Have you ever asked yourself why you get so irritable?
When, all of a sudden, you feel so annoyed, or angry, or maybe upset that you could scream, cry. Tell everybody around you to just Fuck off.
It comes out of nowhere. Ambushing you without warning.
One moment you think you are fine. The next you could strangle every person who wants something or dares to even talk to you.
The pressure in your chest chokes your breath and your brain screams: “Everybody just shut up!”
And it’s not like you at all.
You don’t usually snap at people. Or hurt them. You aren’t always so over-emotional or hyper-sensitive.
And you sure as hell don’t normally swear.
But, in this very moment, you can’t help it. It feels like you are possessed. It’s surreal.
And afterwards, when the short-tempered storm has passed, you feel so embarrassed. So guilty for being awful to the people in your life. For fighting with your partner, making the kids cry or causing your co-workers to retreat with this look of judgement in their disbelieving eyes.
You lost it.
Now you have to deal with the damage. And the shame.
You feel like you can’t live with yourself. You beat yourself up for being a terrible, emotionally unstable person. Lay awake at night seeking an explanation for your mood swings. Wrecking your brain.
Why do you become so irritable, out of the blue, without reason? What is wrong with you?
When the answer is: Nothing. Nothing is wrong with you.
You are just neglecting something essential.
We are all so busy. Rushing from one appointment to the next. Scrambling to accomplish all the tasks, responsibilities and chores on our lists.
We aim to please, don't want to let anyone down. Are desperate to meet expectations. Be good enough.
Our work, partners, children, friends, pets, the household all compete for our attention. And time.
But time is our most limited resource.
And the more we stuff into our day, the more difficult it becomes to get me-time. Until we struggle to even fit in eating, sleeping, showering.
And we find ourselves in a work meeting, battling to control our overfilled bladder. Because we didn’t have one spare minute to pee.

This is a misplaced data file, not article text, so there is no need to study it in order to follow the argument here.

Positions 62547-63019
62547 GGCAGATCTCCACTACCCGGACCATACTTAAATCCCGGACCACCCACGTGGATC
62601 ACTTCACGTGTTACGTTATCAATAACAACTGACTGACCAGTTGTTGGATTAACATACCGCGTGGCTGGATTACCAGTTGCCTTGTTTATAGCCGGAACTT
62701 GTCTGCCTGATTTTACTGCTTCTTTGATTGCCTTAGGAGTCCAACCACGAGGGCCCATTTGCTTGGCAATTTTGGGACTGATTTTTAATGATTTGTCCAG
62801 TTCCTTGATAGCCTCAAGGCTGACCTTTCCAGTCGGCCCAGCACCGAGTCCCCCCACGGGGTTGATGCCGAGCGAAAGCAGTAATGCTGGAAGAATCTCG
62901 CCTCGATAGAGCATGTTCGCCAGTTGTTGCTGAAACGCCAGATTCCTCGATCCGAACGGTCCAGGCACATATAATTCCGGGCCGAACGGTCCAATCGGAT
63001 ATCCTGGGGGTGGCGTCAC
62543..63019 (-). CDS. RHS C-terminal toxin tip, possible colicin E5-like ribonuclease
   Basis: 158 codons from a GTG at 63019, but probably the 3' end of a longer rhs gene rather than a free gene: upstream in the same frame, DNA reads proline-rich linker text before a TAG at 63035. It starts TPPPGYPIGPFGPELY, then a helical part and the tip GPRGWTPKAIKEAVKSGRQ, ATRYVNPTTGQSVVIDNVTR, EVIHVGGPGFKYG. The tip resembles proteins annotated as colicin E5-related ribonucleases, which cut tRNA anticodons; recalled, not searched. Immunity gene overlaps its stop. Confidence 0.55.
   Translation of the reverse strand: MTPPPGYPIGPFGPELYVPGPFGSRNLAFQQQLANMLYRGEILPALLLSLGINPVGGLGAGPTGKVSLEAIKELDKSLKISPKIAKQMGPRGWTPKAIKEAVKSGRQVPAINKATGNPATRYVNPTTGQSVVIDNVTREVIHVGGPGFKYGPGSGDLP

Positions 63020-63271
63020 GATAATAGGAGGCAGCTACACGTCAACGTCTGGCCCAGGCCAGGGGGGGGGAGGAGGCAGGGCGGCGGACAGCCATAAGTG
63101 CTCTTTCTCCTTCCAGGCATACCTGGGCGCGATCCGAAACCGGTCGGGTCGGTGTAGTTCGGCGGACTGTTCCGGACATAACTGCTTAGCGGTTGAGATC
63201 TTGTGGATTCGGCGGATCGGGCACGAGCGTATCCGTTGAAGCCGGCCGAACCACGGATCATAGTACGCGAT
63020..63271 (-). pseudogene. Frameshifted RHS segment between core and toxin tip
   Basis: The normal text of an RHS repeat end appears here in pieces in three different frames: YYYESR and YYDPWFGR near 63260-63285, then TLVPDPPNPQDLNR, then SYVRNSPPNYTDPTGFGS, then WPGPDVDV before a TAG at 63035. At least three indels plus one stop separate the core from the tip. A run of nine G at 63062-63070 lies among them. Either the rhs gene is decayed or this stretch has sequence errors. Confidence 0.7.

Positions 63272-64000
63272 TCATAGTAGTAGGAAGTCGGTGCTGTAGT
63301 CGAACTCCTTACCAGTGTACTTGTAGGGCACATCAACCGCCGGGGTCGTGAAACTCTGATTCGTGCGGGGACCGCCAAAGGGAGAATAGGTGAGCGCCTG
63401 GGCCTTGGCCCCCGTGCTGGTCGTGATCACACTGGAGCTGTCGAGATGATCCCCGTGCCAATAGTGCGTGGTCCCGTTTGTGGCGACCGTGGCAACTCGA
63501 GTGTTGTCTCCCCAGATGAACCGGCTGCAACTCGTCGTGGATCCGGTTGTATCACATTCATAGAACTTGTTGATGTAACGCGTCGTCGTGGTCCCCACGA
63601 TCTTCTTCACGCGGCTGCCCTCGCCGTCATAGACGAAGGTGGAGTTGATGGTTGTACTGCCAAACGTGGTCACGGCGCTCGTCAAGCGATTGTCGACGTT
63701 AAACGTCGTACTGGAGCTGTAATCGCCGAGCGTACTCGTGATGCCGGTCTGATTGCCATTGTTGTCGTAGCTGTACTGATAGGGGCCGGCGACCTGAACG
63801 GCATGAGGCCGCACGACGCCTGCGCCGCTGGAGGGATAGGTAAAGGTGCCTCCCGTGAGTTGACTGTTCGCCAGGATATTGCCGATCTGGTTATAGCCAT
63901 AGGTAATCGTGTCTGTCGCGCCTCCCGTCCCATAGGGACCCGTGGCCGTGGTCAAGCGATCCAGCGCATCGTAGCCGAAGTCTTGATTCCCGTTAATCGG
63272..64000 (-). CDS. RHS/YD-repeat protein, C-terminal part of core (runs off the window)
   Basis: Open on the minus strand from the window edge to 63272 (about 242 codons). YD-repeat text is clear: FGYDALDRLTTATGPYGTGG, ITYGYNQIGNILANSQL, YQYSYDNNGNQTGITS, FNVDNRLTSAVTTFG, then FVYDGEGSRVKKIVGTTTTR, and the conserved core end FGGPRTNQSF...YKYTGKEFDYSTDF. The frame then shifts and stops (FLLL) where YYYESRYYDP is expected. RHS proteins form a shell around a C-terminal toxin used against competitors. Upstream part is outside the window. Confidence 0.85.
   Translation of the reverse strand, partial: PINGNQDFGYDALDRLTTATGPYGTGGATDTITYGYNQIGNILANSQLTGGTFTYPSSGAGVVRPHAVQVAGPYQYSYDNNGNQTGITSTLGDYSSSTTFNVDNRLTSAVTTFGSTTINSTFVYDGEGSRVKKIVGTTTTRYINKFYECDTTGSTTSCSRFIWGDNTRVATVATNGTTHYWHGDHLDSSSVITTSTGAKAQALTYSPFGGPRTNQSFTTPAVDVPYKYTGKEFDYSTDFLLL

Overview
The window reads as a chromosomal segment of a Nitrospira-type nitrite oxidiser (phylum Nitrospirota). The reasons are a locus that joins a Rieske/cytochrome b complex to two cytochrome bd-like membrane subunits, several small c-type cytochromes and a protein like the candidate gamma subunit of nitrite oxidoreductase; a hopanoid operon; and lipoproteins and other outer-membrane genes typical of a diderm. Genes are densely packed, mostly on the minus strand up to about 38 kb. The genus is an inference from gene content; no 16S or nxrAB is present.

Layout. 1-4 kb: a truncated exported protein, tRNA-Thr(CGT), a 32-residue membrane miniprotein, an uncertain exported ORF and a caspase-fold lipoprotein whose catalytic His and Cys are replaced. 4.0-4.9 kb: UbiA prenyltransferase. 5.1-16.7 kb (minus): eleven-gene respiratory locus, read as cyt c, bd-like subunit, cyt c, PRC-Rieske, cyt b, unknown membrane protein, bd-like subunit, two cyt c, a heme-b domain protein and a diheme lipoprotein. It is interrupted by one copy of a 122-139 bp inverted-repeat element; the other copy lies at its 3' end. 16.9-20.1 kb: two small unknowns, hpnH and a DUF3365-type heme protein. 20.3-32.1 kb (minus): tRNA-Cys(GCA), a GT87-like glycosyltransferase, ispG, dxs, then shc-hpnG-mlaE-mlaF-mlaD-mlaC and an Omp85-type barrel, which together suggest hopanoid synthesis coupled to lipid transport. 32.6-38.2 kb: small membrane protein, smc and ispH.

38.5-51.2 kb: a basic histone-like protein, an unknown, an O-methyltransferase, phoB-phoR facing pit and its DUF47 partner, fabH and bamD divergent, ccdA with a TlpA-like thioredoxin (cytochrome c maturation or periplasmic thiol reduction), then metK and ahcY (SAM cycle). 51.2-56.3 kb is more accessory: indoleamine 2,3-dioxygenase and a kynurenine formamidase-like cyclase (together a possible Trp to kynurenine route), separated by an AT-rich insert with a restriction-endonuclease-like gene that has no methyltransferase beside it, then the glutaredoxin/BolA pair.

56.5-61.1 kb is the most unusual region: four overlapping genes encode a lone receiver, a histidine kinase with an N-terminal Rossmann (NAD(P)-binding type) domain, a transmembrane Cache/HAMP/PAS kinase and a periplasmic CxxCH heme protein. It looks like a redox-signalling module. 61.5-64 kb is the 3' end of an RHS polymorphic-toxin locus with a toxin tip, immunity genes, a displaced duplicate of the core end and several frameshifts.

Think about the insanity of it! And the tragedy.
Day in, day out, we are supportive friends, reliable workers, dedicated parents and loyal partners. Always doing whatever we can (and more) to help out. To be there for everybody else.
But we utterly neglect the single most important person in our lives.
Simply because we don't have enough time. We need to prioritise. We must tackle the most pressing issues and tasks first and then proceed in the order of importance.
And we are always at the bottom of our never-ending list. We are always our to-do-list item with the lowest possible priority.
And that’s a massive problem.
You see, the human body evolved to expend tremendous amounts of energy. For example when hunting, searching for food, racing to escape danger or, well, guaranteeing the survival of the species.
It can withstand stress, adrenaline rushes and exertion without damage to its vital systems.
IF...big if here...the times of stress are interrupted by regular periods of rest.
Our body needs rest to release tension, regenerate, repair. It will only function to its best abilities if it gets downtime for maintenance.
Without rest and relaxation, our health will suffer. And it's not a matter of whether our body will malfunction, but when.
Rest is vital to the body. And, as such, it cannot be optional.
But it’s not just the body that suffers. A constant state of stress and overwhelm will increase the internal pressure in our energy body and put the mind into overdrive.
This is especially true for introverts.